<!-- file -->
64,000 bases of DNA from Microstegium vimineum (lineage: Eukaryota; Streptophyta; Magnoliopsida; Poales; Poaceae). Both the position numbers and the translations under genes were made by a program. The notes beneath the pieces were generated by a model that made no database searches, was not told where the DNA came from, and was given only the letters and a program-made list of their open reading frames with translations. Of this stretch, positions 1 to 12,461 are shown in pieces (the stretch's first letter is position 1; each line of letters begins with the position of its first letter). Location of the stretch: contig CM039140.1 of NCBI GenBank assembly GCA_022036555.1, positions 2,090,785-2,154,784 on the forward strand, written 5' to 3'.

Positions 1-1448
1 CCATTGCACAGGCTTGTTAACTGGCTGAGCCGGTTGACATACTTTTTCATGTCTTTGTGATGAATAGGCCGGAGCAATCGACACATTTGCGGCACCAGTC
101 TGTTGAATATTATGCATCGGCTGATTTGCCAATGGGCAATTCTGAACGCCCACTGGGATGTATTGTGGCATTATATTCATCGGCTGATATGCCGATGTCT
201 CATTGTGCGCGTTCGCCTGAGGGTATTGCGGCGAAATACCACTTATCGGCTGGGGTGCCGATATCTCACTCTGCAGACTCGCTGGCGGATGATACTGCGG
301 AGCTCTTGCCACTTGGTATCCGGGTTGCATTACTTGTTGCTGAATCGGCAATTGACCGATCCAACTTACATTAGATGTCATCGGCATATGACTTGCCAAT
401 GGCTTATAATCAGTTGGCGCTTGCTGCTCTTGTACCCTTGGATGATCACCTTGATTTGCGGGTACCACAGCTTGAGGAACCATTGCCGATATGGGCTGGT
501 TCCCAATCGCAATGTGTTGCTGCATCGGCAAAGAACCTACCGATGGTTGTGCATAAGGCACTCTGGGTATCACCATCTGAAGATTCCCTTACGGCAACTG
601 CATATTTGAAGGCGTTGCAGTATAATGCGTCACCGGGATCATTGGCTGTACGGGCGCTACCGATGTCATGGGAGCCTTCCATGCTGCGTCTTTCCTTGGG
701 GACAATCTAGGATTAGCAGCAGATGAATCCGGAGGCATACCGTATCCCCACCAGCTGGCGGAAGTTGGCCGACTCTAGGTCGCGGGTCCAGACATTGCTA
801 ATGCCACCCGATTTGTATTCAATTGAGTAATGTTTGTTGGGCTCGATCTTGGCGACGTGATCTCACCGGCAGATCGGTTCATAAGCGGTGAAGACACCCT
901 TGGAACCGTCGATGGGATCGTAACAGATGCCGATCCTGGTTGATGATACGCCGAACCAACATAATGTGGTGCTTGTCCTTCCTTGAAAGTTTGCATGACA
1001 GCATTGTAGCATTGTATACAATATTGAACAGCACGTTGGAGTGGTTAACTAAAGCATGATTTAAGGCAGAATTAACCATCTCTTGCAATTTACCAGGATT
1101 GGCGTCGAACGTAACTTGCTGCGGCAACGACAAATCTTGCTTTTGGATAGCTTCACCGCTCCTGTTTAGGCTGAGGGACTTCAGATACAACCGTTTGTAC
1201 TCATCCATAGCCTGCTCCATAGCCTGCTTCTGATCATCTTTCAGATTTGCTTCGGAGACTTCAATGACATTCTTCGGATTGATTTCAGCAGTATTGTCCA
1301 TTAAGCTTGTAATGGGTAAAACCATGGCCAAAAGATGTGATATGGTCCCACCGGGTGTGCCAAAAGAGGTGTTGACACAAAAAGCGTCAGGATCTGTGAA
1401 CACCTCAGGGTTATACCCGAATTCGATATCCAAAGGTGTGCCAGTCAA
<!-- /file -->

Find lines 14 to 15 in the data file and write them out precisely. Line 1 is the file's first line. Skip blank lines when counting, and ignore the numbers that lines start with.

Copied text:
1101 GGCGTCGAACGTAACTTGCTGCGGCAACGACAAATCTTGCTTTTGGATAGCTTCACCGCTCCTGTTTAGGCTGAGGGACTTCAGATACAACCGTTTGTAC
1201 TCATCCATAGCCTGCTCCATAGCCTGCTTCTGATCATCTTTCAGATTTGCTTCGGAGACTTCAATGACATTCTTCGGATTGATTTCAGCAGTATTGTCCA